Next on line was the corps of colonial antagonists who railed against it as a historical mistake that left Africa worse off and that its major/direct interest was economic under missionary covering. What was more, the colonial adventurers came with their smoking gun on the one hand (for complete subjugation of their helpless victims) and the Bible on the other while they took imperial instructions straight from their home government on why they were posted to where they were and what was expected of them. During the colonial era, the cultural ethos and socio-economic realities of the respective native lands were disdainfully discarded and in their yawning vacuum; Europe’s prejudices, idiosyncrasies and preferred ways of life were, at first instance, subtly introduced and where there were resistance; compulsion as well as forceful measures were meted against such ‘‘erring offenders of the royal crown’’!

   After having had its full fill of the resources of its host-nations and increasingly becoming an irritating anathema, colonialism was forced to make a shamefaced retreat, ranging from hurried withdrawal, graduated disengagement to repulsive disgrace. The excited, far-away case of the United States (aka America) was instructive enough. In almost every conceivable way does modern America has its early agitators for independence and freedom to thank because of the manly and patriotic fashion they fought the British colonial adventurers to a disgraceful exit, as nothing of note was cowardly conceded. With the strong-will, superior power and a singular focus on non-negotiable/total freedom, London was forcibly made to beat a never-come-back retreat. Today it is only in mere but guided historical archives that the attempted-British colonisation of America can be referenced and not as a tag-along member of the imperial-relic labeled Commonwealth of docile membership of over 50 nations.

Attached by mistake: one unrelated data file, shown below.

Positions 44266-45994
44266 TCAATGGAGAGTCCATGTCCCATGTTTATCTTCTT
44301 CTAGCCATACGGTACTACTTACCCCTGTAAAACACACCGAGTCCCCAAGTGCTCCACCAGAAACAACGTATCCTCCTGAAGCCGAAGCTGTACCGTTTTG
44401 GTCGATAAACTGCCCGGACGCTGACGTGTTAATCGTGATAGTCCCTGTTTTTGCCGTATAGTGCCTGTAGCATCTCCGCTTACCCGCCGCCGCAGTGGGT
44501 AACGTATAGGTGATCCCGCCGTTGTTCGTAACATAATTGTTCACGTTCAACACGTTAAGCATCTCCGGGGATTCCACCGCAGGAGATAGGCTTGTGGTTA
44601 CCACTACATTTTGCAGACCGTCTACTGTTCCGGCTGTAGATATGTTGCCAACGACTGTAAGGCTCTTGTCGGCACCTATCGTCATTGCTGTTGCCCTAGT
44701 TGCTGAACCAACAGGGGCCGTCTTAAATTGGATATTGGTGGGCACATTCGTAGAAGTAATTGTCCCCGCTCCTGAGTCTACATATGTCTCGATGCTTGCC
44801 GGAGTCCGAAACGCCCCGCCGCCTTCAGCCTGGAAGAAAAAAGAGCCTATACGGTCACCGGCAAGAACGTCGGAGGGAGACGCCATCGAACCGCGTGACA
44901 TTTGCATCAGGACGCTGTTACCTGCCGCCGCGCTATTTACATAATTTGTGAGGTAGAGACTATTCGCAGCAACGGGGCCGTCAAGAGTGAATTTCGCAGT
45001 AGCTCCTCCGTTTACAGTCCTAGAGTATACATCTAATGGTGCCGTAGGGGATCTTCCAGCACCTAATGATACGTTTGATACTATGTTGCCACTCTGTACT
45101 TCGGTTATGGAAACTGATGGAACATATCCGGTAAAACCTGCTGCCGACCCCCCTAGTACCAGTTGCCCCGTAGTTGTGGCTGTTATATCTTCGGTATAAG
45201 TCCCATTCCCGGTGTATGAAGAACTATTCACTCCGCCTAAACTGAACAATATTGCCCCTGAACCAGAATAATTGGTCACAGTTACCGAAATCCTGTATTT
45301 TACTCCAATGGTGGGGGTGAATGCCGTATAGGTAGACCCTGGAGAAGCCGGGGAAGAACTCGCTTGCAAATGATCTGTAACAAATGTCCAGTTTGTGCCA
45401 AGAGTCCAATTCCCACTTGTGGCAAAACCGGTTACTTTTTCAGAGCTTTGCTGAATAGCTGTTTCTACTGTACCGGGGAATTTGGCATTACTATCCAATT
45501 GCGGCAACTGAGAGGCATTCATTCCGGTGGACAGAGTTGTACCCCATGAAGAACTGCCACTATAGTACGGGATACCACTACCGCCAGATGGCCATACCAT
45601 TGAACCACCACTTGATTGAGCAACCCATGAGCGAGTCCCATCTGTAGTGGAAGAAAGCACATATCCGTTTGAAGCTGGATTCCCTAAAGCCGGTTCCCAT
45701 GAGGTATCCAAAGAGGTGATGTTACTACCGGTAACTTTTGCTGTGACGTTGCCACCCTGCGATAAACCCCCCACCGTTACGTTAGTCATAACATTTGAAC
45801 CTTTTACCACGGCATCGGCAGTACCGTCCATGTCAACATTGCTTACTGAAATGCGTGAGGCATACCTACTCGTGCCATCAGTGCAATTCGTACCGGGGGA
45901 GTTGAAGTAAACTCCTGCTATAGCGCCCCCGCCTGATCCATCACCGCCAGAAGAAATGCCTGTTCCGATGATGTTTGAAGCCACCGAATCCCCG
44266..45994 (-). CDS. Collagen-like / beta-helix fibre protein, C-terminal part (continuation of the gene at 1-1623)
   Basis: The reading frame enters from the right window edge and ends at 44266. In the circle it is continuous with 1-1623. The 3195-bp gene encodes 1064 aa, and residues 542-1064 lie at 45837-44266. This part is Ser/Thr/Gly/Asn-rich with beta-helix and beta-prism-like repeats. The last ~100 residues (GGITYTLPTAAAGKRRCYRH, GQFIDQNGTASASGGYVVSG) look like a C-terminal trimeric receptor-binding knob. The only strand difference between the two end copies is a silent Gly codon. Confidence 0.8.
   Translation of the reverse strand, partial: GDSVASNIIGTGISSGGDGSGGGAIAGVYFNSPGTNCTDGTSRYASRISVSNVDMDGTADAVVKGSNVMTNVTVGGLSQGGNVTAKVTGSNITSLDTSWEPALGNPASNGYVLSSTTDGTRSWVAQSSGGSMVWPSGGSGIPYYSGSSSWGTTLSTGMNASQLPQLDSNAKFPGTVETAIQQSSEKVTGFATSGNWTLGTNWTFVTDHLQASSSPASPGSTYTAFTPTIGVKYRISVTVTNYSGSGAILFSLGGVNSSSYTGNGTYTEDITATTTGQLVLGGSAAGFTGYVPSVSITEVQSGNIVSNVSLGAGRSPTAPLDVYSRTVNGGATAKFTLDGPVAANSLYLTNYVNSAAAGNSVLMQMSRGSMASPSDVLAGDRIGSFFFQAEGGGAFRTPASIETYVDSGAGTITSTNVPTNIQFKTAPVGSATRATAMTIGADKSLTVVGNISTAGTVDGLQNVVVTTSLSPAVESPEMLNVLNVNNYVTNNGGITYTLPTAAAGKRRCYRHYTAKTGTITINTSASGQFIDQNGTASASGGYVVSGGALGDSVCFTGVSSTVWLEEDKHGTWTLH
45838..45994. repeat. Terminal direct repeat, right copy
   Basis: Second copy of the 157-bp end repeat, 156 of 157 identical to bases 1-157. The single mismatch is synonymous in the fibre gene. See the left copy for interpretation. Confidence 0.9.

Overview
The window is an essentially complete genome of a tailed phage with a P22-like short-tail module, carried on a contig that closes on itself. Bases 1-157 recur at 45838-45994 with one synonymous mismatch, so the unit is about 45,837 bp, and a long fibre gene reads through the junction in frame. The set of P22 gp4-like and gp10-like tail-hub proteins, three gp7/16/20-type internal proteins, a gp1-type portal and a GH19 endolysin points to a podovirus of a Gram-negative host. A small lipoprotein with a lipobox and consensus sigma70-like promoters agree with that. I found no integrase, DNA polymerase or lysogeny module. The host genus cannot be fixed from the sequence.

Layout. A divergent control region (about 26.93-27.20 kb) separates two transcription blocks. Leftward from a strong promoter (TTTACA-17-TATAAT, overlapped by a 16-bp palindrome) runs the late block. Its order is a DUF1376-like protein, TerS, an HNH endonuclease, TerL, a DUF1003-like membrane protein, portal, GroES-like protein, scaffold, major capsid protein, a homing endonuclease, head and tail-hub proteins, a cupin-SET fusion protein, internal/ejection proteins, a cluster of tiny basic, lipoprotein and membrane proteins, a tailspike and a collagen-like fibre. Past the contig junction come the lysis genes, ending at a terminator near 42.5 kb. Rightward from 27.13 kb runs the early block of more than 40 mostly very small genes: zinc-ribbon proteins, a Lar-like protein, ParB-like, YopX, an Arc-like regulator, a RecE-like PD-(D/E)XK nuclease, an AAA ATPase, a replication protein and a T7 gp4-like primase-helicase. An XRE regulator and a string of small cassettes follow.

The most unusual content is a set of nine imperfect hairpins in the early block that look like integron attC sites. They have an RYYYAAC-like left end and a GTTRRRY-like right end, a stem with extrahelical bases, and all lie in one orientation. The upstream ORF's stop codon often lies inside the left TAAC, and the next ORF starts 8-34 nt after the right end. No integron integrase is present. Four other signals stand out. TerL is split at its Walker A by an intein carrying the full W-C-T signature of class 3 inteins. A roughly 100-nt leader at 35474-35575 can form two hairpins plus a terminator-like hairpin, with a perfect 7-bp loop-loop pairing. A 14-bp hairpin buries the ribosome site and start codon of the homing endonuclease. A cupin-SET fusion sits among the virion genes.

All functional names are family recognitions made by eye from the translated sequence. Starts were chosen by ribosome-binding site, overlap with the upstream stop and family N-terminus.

Indeed, America had its admirable independence in the 18th century while Africa had most of its (essentially change-of-baton/flag symbol) in the 20th century.  Africa has ever since been saddled with the intrigues and antics of a somewhat recolonisation/neo-colonial never-let-go externalities.  These centripetal forces are still from their avuncular ex-overlords domiciled in London, Paris, Brussels, Bonn, Lisbon and Madrid. Looming so engagingly is the United Nations (UN)’ arts of diplomacy and politicking in the universal sense of fierce assertiveness  on the one hand and the larger-than-life decisional influences of the Breton Woods sisters (the International Monetary Fund (IMF) and International Bank for Reconstruction and Development (IBRD/World Bank). It could not have been just a coincidence that the headquarters of the UN’s three most powerful organs are sited in America; the General Assembly/Secretariat in New York and those of the IMF and World Bank in Washington – in fact some measurable distance from the White House, America’s seat of power? As if operating on an oath of conspiratorial silence; the UN’s policy thrust is predominantly American-driven while its functional dynamics are mostly euro-centric. If anything, this is recolonisation by intrigues at its height!

   Before the invading colonial forces; natives in Africa had an arguably modest lifestyle in disposition and accumulated possessions but afterwards, almost everything was dislocated. Having studied the realities on ground and coupled with their narrow-minded interests, the colonial task masters raised a new indigenous, ruling class that was carefully worked upon to doing their imperial biddings while for the rest of the society, there was hardly any change in their fortune.    Even in the outer section of the world, gaining entry to the global market and related economic alliance, first, required ‘IMF/World Bank certificates of proficiency, good behaviour and creditworthiness’. Whichever nation falls short of the Breton Woods sisters’ expectations or dictates may have to content associating with the wretched of the earth.

  Coming to the everyday norms of the world at large; the cultural craze, fad, fashion and trends of humanity have overwhelmingly been westernised by American/European lifestyles. For instance, America’s ethos of pop music, fast food and blue jeans are usually the in-things.  Often, except one is solidly well-resourced, alternative options from this part of the world may amount to illogicalities, irrelevancies or museum folklores in the global market place of ideas.

To be continued.

gokeomolade@hotmail.com